The Centre deployed four Army columns, five helicopters, 118 Boats and 624 National Disaster Response Force (NDRF) personnel. The Union Home Ministry said four more Army columns were being deployed. As much as 1.25 lakh tonnes of food grains has been allocated to the State. The Home Ministry spokesman said 3,732 tents and one lakh water bottles were sent to Bihar since Thursday. More tents and boats were being organised by  the government.

The Health Ministry is organising supply of two crore halogen tablets. The National Crisis Management Committee, headed by the Cabinet Secretary, reviewed the flood situation in Bihar. Relief Commissioners of West Bengal, Jharkhand and Orissa have instructed the magistrates of the districts neighbouring Bihar to provide boats as per the requirement of the State government. As announced by the Prime Minister, Rs. 1000 crore from the National Calamity Contingency Fund was released by the Centre.

The Ministry of Railways has issued sanction for transportation of relief material/fodder by rail from any station to notified flood-affected districts of Bihar for distribution in the affected areas. Officers of the Ministry of Home Affairs and the Control Room of the Ministry are in constant touch with the State government and monitoring the situation round the clock. ActionAid on its part has distributed tarpaulins and water-sterilising tablets from their existing stocks,An ActionAid team has also, been touring villages to assess the damage and the need for relief and reconstruction.

Looking Ahead

The flood, which has  impacted over 30 lakh people in 1,700 villages in the state, has forced the Nitish Kumar government to realise that the impact of the Kosi’s change of course would have been much less if officials of the traditional flood belt of the state were posted there.

Yes, experience counts a lot during disasters, but India can’t afford to adopt unscientific disaster management modules to minimise impacts of repeated natural calamities. For a couple of days, flood victims in Bihar had no clue what to do, and more importantly what not to do. The Centre swung into action, but it was too late to stop the menace. Only on the 11th day of the tragedy centre  announced an immediate release of Rs 1,000 cr, by the time large-scale damages were already witnessed.

But a bigger tragedy for the country is its inability to put in place an effective nation-wide disaster management mechanism to contain impacts of natural calamities. If Indian-American Louisiana Governor Bobby Jindal could ensure an immediate evacuation of people in response to hurricane Gustav, why can’t Lalus and Nitishes fail to deliver the same on a scientific manner?  In Bihar, the state administration must share the blame for its failure to meet the unexpected challenges, but the problem is actually rooted in the lack of proper mechanism to deal with such a situation. For  Bihar’s disaster management  flood came as a shock to the administration, but they finally tamed it. Technology has been a big help in tackling this flood. Bihar  officials in the area were not that experienced to face such a flood fury. However, they got into action immediately. They managed to have the satellite images of the flood-hit areas which helped a lot in undertaking many logistics decisions.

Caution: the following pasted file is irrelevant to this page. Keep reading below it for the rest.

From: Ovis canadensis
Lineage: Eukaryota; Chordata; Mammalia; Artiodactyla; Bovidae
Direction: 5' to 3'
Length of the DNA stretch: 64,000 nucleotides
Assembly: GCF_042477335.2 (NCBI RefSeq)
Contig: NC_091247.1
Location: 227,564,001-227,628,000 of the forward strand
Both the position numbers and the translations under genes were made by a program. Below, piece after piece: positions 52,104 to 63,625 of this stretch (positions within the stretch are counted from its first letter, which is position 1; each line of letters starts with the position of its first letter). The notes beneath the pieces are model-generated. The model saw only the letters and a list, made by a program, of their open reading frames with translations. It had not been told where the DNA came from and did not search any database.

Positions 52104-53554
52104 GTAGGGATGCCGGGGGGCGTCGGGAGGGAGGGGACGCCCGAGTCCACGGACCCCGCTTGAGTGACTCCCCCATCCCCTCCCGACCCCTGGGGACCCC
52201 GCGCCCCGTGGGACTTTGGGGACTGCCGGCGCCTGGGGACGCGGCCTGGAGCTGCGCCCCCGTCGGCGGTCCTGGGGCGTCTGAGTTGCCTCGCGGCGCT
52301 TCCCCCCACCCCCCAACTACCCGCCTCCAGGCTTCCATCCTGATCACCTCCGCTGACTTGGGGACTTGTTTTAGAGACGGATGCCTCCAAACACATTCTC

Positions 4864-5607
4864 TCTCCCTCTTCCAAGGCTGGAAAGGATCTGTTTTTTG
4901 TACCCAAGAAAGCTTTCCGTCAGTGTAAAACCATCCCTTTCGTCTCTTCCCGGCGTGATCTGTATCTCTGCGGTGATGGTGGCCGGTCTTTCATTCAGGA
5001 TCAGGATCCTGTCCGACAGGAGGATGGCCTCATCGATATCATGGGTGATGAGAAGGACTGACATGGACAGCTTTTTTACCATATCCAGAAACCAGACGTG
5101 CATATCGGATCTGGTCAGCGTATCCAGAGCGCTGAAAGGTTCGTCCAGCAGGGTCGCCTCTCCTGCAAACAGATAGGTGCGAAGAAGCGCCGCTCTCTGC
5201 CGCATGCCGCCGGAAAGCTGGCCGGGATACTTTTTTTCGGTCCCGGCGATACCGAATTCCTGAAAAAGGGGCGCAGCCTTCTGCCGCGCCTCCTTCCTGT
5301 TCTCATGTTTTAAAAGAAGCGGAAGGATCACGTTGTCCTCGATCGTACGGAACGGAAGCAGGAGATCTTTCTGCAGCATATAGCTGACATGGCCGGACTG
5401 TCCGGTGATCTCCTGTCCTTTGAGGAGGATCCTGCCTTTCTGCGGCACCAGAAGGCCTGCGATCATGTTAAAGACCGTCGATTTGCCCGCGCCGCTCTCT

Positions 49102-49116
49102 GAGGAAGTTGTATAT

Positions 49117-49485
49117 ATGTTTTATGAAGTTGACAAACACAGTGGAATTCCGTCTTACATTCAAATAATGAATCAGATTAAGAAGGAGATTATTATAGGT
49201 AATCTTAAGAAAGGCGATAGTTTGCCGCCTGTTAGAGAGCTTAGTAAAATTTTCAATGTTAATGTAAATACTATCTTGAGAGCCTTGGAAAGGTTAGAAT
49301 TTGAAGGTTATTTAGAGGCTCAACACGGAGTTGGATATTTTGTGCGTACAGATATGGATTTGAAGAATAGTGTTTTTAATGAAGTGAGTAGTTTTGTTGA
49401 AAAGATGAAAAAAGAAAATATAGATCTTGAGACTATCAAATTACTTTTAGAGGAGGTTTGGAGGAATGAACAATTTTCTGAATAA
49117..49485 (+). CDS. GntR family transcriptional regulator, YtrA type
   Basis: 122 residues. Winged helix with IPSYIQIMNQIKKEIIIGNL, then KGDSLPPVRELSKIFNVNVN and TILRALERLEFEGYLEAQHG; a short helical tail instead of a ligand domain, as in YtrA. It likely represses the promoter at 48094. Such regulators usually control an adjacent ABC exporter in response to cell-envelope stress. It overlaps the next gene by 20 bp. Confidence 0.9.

Significantly, the ministry of home affairs has a dedicated wing called national disaster management, but analysts say it’s grossly inadequate to face major disasters in a vast country like India. But the question here is how long India will wait to bring in scientific modes of disaster management.

Although the BJP-led National Democratic Alliance (NDA) government initiated a mammoth project to link rivers in India, but at present  it is almost non-functional. The idea behind the project was to emulate China and link the rivers in such a way that excess water of one river basin could be diverted to another basin, thereby minimising the chances of both severe flood and drought. Also, corporate India has always played an important role in tackling natural calamities, but it was mostly confined to giving donations. Floods, landslides, droughts, earthquakes and other natural disasters are nothing new in India  and yet still there doesn’t seem to be a default arrangement for dealing with these problems.

Given the frequency of these events – and most scientists seem to be predicting that extreme weather events are on the increase – it’s amazing that India doesn’t have effective federal-level disaster relief teams, with supplies and equipment, on permanent standby. This might sound like a big ‘ask’ but in reality it only requires the stockpiling of required supplies and the training of some military units to be ready to be redeployed in relief mode (as their secondary function) when disaster strikes.

However, its worth remembering that the mighty United States of America fared little better when Hurricane Katrina struck New Orleans three years ago.There are obvious of parallels between the two disasters. Warnings about the poor maintenance and breach of the New Orleans levees were issued and ignored with catastrophic consequences, just as they have been over the  Kosi barrage in Nepal which India was supposed to be maintaining.And when the scale of their folly became clear, the Louisiana and US federal governments played the blame-game just as the authorities in Patna and New Delhi have done.But this is where the similarities might end. America learned from its mistakes, as could be seen by the evacuation of two million people from the Big Easy this week as Tropical Storm Gustav bore in from the Atlantic.

This is not to say India should have evacuated three million people from Bihar – that’s clearly impractical in the Indian context – but it is surely time the better plans were laid at Central level.